After being so pleasantly surprised with the quality – and fun – of Odesa’s Arcadia Beach, we decided that (despite not getting to bed until nearly 8am), we had to fit in at least a few hours under the sun before our next night out.
But first, a quick reality check.
We’d already learned the hard way that when you’re a foreigner in Ukraine, attention isn’t always a good thing – at least not if you want to avoid unnecessarily frequent bribe payouts. But unfortunately, it just so happens that drawing attention to yourself is also one of the best ways to make friends – particularly in a place where you have virtually no language in common. And therein lies the conflict.
As some of you probably know, since picking up my trusty travel hookah in Cairo I’ve been bringing it along on every single trip. Crazy? Maybe. But it’s fairly lightweight, adding no more bulk than a pair of jeans – and I’ve found it to be such a fantastic social lubricant that it’s well worth the hassle.
And where’s the best place to smoke a hookah? In my experience, the beach. It’s a veritable magnet for fun and outgoing people who are eager to make new friends. Yet before putting ourselves at risk of additional monetary exploitation, we wanted to make sure it’d be legal – so we dropped by the police station to find out for sure:
“Yes, it’s fine” said the officer…at first. But after chatting for another minute or two he pulled us aside so nobody else could hear: “Technically it is okay, but let me give you some advice: police in Arcadia are very corrupt. They know foreigners are unfamiliar with our laws, and they’ll almost certainly try to take advantage. Though it shouldn’t be a problem, my advice to you is that it’d be best not to take a chance.”
For the third time in a row, the officer was young, friendly, and excellent at English. It’s pretty interesting how individually, they really seem to be quite nice – its just when they’re on duty, running in ‘bribe extraction mode’ that you have to beware.
While we were there, we also took the opportunity to ask whether or not it really was illegal to drink in public. Turns out that it is – since four months ago. So maybe those two cops from Friday night were telling the truth after all, and it was actually a legitimate violation. That makes me feel a little bit better.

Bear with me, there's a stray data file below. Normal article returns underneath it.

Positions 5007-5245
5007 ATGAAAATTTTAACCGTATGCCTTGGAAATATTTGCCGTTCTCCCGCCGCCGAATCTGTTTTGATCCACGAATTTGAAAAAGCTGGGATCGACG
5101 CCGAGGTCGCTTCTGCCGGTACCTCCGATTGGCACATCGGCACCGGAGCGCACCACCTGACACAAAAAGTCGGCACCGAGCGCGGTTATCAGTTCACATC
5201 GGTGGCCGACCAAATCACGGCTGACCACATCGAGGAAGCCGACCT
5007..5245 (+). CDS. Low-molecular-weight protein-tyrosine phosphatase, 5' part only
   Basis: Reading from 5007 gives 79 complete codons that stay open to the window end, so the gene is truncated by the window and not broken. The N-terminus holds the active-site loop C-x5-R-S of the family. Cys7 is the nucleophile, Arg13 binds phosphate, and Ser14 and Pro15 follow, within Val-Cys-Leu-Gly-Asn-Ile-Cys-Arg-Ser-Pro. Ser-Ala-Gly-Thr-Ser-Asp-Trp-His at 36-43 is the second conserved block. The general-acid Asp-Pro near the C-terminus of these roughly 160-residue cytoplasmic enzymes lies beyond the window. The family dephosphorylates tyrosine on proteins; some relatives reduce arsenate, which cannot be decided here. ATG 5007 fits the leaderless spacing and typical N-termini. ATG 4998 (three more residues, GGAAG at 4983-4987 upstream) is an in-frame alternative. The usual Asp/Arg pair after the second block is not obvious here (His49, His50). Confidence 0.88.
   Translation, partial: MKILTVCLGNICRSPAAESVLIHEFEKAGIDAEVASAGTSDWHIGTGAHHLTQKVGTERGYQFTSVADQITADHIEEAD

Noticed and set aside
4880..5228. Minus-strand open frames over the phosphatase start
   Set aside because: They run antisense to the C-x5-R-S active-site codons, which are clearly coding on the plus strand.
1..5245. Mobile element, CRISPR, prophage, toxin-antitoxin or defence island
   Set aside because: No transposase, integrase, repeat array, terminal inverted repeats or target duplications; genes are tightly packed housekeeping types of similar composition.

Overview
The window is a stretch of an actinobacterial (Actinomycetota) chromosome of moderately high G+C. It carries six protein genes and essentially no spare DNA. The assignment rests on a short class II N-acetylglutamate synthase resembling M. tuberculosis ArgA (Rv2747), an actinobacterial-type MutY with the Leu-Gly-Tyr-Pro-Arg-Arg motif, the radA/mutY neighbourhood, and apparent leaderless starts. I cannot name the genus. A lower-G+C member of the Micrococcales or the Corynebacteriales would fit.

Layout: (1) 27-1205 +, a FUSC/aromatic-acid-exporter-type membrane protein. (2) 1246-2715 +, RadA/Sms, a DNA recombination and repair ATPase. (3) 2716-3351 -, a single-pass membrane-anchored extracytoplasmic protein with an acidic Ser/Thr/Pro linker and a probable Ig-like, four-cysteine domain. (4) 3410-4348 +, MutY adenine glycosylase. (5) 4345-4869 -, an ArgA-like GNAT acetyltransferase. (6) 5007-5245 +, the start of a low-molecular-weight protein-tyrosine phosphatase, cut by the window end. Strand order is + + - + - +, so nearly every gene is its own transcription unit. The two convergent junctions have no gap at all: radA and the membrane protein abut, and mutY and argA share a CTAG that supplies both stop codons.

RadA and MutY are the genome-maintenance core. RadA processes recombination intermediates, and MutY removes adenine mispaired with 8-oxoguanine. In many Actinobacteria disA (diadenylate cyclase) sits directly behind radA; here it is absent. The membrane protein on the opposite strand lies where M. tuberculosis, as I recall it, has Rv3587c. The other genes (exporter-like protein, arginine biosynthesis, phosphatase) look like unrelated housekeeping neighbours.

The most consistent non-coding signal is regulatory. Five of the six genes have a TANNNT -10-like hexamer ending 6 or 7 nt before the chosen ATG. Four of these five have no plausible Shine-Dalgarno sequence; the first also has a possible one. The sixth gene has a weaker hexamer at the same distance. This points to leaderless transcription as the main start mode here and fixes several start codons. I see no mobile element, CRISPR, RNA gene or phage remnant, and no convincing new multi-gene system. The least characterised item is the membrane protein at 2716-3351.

With his helpful advice in mind we headed to the beach sans-hookah, chowing a quick breakfast shawarma along the way, and set up camp in the same spot as the previous afternoon. It only took a minute before we connected with our first new contact of the day, and to me, the most memorable from our entire stay in Odesa.
He was a Russian by the name of Sergei. The funny thing? He didn’t speak even one single word of English – yet he stayed with us nearly the entire afternoon. He kindof reminded me of The Puppy Who Lost His Way – an anxious little friend just skipping along quietly in the background, but not really saying much. Wherever we went he followed, always smiling, always happy, like an innocent little shadow.
To be honest, I think he was pretty trashed by the end of the day – as he went through eight large mugs of beer all on his own, just in the few hours since we met. But his vibe was always cheery, and despite our complete and total lack of communication, somehow, it worked.
(You might be wondering how he could’ve been drinking in public. Well, the beach is lined with bars – apparently if you stay close enough it’s still considered “private property” and you’re in the clear.)
In addition to meeting Sergei, we were also recognized by a nearby group who’d seen us walking around the night before with our antlers 🙂
…And were greeted by one more group of a most dubious nature. Two guys and a girl in a tiny black thong said hi, and within moments, the girl whispered something to the guy. He conveyed its meaning to us in English: “She said she wants to **** one of you tonight; what do you think?”
The guy had massive knife scars wrapped halfway around his cleanly shaved head.
Hmmm, Russian Mafia?
We excused ourselves and hopped on the tram home.